Although there were some flaws during this time period, women definitely made a difference for themselves. 939-45 made major life changing impacts on women in the war as it provided them with another opportunity to embrace and attain work in comparison to the anti-climax of WWI. By the 1930s the percentage of women in the labour force was drastically increasing. Before, women’s opinions on political issues were formerly disregarded, however, between 1939-45 women had made men take notice of their views. As the years progressed more actions were modified for the benefit of women in comparison to WWI where women were seen as second best citizens.

Factories authorized two half hour sessions of ‘Music While You Work’ in 1940. This illustrates that employers valued women’s work and granted this music as a bonus in keeping them occupied whilst working away, a privilege that was not granted between 1914-1918. This was another huge breakthrough as it appeared that women were being seen as human beings and for once being valued. Some women coped extremely well with the workload and the new demands of the job, so the Government introduced an Extended Employment of Women agreement.

This permitted skilled women that needed no assistance from men to advance towards the male rate over a period of time. The minority of women eligible for this barely reaped any benefits because if “the employer maintains that a woman’s work produces less than man’s the burden of proof should rest on the employer” (N. A Ferguson, 1975, pg 62 ). Basically, it was down to the employer to decide if women earned this bonus, as the agreement states that they are able to refuse any women if they feel that the work is not to a satisfactory standard.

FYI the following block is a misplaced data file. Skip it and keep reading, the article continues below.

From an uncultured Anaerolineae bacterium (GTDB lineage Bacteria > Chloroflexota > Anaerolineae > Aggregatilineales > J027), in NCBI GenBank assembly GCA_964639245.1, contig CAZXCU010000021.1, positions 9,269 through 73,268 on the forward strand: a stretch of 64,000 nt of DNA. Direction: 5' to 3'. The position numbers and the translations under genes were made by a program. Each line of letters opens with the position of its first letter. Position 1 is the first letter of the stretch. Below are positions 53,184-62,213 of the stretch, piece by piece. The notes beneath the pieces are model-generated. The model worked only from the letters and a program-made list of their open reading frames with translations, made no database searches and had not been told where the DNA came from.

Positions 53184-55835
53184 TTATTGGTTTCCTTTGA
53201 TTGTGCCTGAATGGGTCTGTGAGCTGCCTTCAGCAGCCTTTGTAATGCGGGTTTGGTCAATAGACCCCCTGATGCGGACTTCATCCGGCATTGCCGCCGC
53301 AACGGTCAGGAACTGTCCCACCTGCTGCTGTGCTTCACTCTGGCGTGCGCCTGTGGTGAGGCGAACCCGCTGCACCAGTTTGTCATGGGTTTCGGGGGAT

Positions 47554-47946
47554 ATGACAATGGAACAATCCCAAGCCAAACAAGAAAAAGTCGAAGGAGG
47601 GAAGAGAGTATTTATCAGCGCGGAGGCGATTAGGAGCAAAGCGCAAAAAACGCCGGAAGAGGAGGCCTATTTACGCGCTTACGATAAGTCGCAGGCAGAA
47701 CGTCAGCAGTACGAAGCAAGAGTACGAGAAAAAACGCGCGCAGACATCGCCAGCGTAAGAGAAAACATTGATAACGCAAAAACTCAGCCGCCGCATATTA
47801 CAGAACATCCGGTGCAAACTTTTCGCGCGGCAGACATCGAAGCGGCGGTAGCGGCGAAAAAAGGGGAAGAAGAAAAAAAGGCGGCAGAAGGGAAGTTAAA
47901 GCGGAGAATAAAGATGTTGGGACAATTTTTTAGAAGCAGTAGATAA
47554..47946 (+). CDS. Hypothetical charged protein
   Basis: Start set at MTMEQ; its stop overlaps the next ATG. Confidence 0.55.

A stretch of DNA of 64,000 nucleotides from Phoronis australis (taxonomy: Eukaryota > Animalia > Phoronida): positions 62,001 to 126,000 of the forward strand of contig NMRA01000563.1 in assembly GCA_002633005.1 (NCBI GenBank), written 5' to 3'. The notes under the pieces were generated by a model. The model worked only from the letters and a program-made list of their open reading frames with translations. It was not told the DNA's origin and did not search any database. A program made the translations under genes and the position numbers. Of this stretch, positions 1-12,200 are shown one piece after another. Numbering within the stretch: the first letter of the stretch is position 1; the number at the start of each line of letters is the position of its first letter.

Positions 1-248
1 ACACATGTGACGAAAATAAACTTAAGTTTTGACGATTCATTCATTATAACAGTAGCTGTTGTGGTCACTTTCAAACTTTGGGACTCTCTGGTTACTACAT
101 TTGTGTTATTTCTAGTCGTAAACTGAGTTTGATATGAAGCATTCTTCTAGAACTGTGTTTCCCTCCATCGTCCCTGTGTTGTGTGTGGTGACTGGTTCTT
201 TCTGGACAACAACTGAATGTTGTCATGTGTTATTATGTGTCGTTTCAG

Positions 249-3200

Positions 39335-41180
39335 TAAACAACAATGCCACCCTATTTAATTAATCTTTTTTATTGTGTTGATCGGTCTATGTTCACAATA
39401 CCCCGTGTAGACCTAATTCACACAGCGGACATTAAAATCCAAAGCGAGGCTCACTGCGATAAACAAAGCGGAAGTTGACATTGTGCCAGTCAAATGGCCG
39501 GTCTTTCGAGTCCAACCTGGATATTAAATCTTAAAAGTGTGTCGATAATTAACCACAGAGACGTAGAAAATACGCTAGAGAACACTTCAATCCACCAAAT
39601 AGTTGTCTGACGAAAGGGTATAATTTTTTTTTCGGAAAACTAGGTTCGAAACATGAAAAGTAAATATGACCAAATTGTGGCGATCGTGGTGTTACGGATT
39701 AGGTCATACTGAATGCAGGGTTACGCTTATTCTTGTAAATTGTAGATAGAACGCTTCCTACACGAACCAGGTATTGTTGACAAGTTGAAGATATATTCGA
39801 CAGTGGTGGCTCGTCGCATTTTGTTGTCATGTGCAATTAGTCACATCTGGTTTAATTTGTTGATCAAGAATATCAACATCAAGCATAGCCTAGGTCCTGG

Many women were confused as to what was considered to be substantial work, as the employer did not take into consideration that women were doing two jobs in trying to keep the home running whilst working. (Susan L. Carruthers, 1989, pg 239). Women eligible for the extra money should definitely have received it. Although this agreement was introduced, there was no significant difference in practice in comparison to 1914-18, apart from the fact that it was introduced.

As well as this, it specified that women were only temporary workers so if any men were to return from the war, all the women would be removed, the exact same way they were previously in WWI. Despite that, improvements were established and in full practice for women. In December 1941 women aged twenty to twenty four were conscripted into the military. This was a huge achievementfor women as never before had the government trusted women with such responsibility,they were even offered a choice between the women’s civil defence or the munitions industries.